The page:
Title: Hard Wired Island
Publisher: Weird Age Games
Authors: Paul Matijevic, Freya Erlingsdottir, and Minerva McJanda
Artists: Beedrops, Lo Bennett, Boomsheika, Bernardo Curvello, Ivona Denovic, Adrian Doumani, Peyton Gee, Andrew Brian George, Bex Glendining, Donald Kirby, Talen Lee, Luis Melo, Gabi Mismash, James Henry MacDonald/JHMANUFACTURE, Mackle, Magnus_TheMage, Metachromia, Lydia Praamsma, radacs, Mary Safro, Luke Severson, Timothy Shirley, Will Tempest, Robin Tess, and Gamiche Theotime
Genre: Post-cyberpunk roleplaying game
Pages: 400 pages
MSRP: $30.00 in PDF at DriveThruRPG
The retrofuture of the 1990s comes to the table in Hard Wired Island, a post-cyberpunk dive into an alternate present which feels all too familiar.
In the world of Hard Wired Island, a meteor impact struck Earth’s northern hemisphere on March 27, 1996. Known as “Impact two,” the consequences were devastating, far-reaching, and long-lasting with recovery only truly beginning in earnest by 2006. In the wake of the disaster, governments and corporations from around the world turned their gaze from a suffering planet to the vast promise of the stars. One of the results of these efforts was the Grand Cross Program, a major settlement space station capable of sustaining millions of people with minimal assistance and of serving as humanity’s “jumping off” point for further exploration.
Despite the utopian ideal, however, humanity’s old bad habits have made their way onto Grand Cross. As corporations battle for influence and control, the station’s everyday citizens find themselves caught in the crossfire, facing down rampant inequality, dwindling personal privacy, and a government unable to shake itself free of corruption.
In other words: for all its neon trappings and cybernetics, Hard Wired Island is very much a game that deals with the reality of our present as much as its alternate.
One of cyberpunk’s greatest challenges as a genre is the pernicious habit of equating greater technology use and integration with diminished humanity. Given its real life parallels for disabled individuals who benefit from technology use and bodily integration, this is a slippery slope that Hard Wired Island chooses to directly avoid. While alienation and dysphoria can and do occur, it is the result of being caught up in corporate schemes rather than any inherent by-product of the augmentations themselves. A sample character is a completely augmented cyborg who experiences euphoria and deep contentment as a result of their augmentations, but who must also contend with the stress of expensive and potentially unreliable maintenance. Hard Wired Island’s decision to explore humanity’s relationship with technology as a by-product of the corporations who create and control it rather than as any intrinsic force helps GMs to craft more timely allegories while still keeping the cyberpunk spirit alive.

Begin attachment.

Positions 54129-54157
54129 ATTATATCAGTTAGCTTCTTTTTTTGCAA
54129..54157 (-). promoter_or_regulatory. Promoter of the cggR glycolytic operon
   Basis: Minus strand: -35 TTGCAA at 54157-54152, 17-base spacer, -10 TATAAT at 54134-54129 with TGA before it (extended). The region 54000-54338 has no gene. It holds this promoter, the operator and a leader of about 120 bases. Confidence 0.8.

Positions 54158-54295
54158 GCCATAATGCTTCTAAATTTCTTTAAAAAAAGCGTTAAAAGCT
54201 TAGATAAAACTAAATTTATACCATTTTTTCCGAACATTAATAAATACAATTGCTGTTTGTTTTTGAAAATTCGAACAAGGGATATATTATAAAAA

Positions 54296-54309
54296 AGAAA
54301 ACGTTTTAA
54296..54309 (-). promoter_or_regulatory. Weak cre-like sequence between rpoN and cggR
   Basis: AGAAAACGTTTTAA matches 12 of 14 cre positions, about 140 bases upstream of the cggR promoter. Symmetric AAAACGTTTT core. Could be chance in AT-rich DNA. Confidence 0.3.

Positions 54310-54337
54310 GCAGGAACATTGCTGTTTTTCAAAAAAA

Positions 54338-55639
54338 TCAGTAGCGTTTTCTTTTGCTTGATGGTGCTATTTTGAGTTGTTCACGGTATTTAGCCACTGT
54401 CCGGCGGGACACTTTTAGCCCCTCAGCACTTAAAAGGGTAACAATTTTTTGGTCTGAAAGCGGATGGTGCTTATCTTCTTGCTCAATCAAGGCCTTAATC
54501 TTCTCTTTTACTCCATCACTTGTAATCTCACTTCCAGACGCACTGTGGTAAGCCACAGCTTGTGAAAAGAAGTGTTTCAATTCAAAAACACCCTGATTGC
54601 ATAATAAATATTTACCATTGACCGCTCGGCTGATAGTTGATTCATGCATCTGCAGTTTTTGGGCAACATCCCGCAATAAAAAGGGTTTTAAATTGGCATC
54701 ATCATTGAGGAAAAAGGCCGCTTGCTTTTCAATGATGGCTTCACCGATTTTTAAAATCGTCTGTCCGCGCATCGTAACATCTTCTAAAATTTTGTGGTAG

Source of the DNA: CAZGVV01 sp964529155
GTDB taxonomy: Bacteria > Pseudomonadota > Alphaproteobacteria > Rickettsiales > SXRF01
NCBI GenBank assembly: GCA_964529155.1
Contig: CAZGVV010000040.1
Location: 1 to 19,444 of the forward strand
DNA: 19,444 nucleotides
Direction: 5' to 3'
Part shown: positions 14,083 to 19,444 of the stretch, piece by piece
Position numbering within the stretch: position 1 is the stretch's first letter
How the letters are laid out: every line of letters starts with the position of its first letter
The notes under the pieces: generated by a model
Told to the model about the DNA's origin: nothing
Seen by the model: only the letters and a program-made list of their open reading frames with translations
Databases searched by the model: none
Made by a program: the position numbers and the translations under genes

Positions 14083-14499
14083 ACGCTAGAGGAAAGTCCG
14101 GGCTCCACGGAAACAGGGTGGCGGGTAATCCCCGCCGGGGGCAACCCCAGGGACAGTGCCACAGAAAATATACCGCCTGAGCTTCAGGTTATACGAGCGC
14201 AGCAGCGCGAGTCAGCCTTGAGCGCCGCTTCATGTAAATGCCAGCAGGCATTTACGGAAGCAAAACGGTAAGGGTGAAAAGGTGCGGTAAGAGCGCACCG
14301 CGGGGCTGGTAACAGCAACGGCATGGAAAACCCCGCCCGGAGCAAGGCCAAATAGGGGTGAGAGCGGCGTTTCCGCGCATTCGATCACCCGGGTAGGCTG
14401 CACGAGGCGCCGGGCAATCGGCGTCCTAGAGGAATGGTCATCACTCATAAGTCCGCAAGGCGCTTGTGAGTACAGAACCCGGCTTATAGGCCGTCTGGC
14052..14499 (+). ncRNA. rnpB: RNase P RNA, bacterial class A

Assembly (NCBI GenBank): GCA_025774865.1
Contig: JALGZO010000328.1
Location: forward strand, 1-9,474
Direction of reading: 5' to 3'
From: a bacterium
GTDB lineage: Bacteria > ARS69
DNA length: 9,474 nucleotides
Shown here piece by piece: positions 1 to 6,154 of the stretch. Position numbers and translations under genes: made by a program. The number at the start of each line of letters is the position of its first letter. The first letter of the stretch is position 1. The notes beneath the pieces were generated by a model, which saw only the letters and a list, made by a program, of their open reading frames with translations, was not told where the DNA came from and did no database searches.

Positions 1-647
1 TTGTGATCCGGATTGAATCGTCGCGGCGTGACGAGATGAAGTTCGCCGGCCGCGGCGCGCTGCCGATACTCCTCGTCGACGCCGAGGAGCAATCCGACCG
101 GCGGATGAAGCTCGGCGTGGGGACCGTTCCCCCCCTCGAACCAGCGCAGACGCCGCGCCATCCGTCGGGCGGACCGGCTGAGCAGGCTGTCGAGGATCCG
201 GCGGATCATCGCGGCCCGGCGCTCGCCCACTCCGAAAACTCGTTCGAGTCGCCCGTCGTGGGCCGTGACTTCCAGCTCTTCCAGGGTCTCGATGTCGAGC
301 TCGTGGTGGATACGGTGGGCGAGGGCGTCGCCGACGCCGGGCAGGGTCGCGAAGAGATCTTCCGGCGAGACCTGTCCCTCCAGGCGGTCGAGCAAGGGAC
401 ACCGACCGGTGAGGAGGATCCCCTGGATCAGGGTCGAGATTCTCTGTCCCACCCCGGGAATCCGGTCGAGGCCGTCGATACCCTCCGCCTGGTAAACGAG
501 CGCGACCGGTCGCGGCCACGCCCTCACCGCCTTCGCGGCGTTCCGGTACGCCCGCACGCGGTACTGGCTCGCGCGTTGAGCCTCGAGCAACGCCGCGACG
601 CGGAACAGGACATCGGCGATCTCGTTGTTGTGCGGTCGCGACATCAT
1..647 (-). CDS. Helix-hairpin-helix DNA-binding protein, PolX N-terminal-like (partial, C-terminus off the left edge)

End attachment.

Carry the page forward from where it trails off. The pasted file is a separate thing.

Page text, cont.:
Hard Wired draws from classic 90s animes such as Cowboy Bebop, Ghost in the Shell, and Bubblegum Crisis, but it’s hard to miss the way the team has also integrated our modern reality into the setting as well. For example, Aspiration, the first shuttle to transport American settlers into space, mostly ended up at the National Air and Space Museum, with the notable exception of a seat purchased by a billionaire and converted into a gaming chair — not that any contemporary space-inclined billionaire would ever do such a thing.
Character creation and gameplay are both well-explained. Character creation in particular deserves a round of applause for its explicit in-line support for player creation and adaptation. This is a game that understands its design mechanics well enough to pop open the hood and offer brief, actionable guidelines in easy to follow language, which is no easy feat. Likewise, Hard Wired provides a visual breakdown of probability for roll results, helping even the most math-averse GM to appropriately set roll difficulty relative to the narrative difficulty of the task .
The book’s full-color art helps to reinforce the mood and sense of setting without being intrusive or distracting. The page design elements emphasize the influence of 1990s sci-fi, but still manage to feel fresh rather than pastiche. OVerall content layout makes sense and prioritizes players’ ability to jump in and get started while still providing the GM ample support, including plot hooks and roll tables. The PDF is hot-linked, helping to ease the strain of navigating a 400 page document on screen.
Hard Wired Island offers an updated take on retro cyberpunk that’s primed for the stories it wants to tell and the questions it wants to ask. Though the game does appropriately venture into darker territory, it does so from a place of good faith critique rather than a need for edgy controversy. Striking a balance between a meticulously planned setting and one ripe for customization, the game knows how to let a GM shine while still providing a world that can be enjoyed as written. For those interested in a fresher take on a stalwart genre or who prefer their nostalgia of the 90s variety, Hard Wired Island is a solid offering that knows how to deliver.